By: Tim De Pass
There is a dramatic change when fall gives way to winter. We wake up in darkness and leave work in the dark. The lack of natural light we receive in these months can be forcefully depressing. Some people call it the winter blues, but clinically it is described as Seasonal Affective Disorder. Whatever you refer to it as, it is important to understand it and how to cope with it. Seasonal Affective Disorder, SAD for short, results in individuals experiencing depressive symptoms in the winter months and then return to normal mood during the spring and summer (Menculini et al., 2018). There have been many neurological explanations for this phenomenon. One such theory explains how neurons tend to be synchronized with environmental “time givers,” the most important of which is daylight (Menculini, 2018). These “time givers” in the environment are markers for our circadian rhythm to keep our internal clock in check. When the season changes and exposure to bright light decreases, our internal rhythm is thrown off and can be an environmental factor contributing to depressive symptoms such as low mood, lack of energy, and morning fatigue.
The change in season and increased darkness impacts everyone, so what can be done to combat the dread of the cold dark nights in the winter? A popular treatment for seasonal affective disorder has been light therapy, which is the use of lamps that mimic sunlight wavelengths. One study looked at the effects of two different types of light therapy lamps in the treatment of SAD, narrow-blue light and broad wavelength white light. The study had participants complete 30-minute session of light therapy on five consecutive days and found that both narrow-blue light and broad wavelength white light decreased seasonal affective disorder symptoms (Meesters et al. 2018). Light therapy can be effective in reducing the depressive symptoms associated with seasonal effects. While Light therapy lamps are not fix-all, they are a non-invasive technique that can help limit the emotional impact that the lack of sunlight can have during winter months. Furthermore, light therapy lamps can be bought with relative ease online with prices ranging on Amazon from $50 to $100.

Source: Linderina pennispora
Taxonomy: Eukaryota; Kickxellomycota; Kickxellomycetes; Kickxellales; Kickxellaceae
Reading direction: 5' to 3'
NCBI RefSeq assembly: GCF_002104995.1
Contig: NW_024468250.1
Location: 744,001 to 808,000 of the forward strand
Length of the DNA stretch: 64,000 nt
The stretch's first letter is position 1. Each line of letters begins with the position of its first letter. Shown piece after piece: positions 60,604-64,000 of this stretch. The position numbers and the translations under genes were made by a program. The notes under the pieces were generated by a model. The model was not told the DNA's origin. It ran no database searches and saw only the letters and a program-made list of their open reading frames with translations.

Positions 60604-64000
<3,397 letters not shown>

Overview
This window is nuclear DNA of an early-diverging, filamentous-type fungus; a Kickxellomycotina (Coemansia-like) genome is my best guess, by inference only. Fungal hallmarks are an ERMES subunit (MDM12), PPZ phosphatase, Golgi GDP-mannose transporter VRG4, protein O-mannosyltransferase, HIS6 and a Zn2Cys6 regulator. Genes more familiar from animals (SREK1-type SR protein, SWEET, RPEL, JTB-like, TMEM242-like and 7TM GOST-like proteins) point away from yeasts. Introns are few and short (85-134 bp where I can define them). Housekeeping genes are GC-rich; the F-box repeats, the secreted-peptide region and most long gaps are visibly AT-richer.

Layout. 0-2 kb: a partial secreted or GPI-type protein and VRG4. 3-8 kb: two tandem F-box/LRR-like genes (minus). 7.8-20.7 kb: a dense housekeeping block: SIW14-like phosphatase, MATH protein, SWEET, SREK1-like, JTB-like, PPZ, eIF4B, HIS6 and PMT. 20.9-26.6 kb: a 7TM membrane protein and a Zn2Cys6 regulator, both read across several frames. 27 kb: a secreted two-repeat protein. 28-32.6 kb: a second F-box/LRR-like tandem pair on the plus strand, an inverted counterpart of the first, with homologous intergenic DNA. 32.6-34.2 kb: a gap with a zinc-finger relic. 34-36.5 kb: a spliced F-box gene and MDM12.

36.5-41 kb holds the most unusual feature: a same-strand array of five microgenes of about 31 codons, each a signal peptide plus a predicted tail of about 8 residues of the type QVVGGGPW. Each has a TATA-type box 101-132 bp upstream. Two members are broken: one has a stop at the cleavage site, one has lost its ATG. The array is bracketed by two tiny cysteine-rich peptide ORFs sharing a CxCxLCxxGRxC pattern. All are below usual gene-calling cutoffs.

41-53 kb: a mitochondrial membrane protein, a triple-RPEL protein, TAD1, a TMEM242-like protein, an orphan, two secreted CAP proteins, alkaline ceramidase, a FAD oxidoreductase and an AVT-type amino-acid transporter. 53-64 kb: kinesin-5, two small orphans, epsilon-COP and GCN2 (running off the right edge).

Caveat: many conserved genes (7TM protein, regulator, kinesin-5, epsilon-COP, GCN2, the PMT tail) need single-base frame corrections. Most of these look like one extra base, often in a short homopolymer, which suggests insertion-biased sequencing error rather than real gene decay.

The winter can be deafening due to the cold temperature and extreme darkness. As explained above, winter months have the potential to make us more susceptible to negative emotions and depressive symptoms. The lack of sunlight may make us feel less energetic, but it is necessary to keep our coping mechanisms in check or to develop seasonal specific coping techniques to help us get through the sometimes-dreaded winter.
Meesters, Y., Duijzer, W. B., & Hommes, V. (2018). The effects of low-intensity narrow-band blue-light treatment compared to bright white-light treatment in seasonal affective disorder. Journal of Affective Disorders, 232, 48-51.
Menculini, G., Verdolini, N., Murru, A., Pacchiarotti, I., Volpe, U., Cervino, A., . . . Tortorella, A. (2018). Depressive mood and circadian rhythms disturbances as outcomes of seasonal affective disorder treatment: A systematic review. Journal of Affective Disorders, 241, 608-626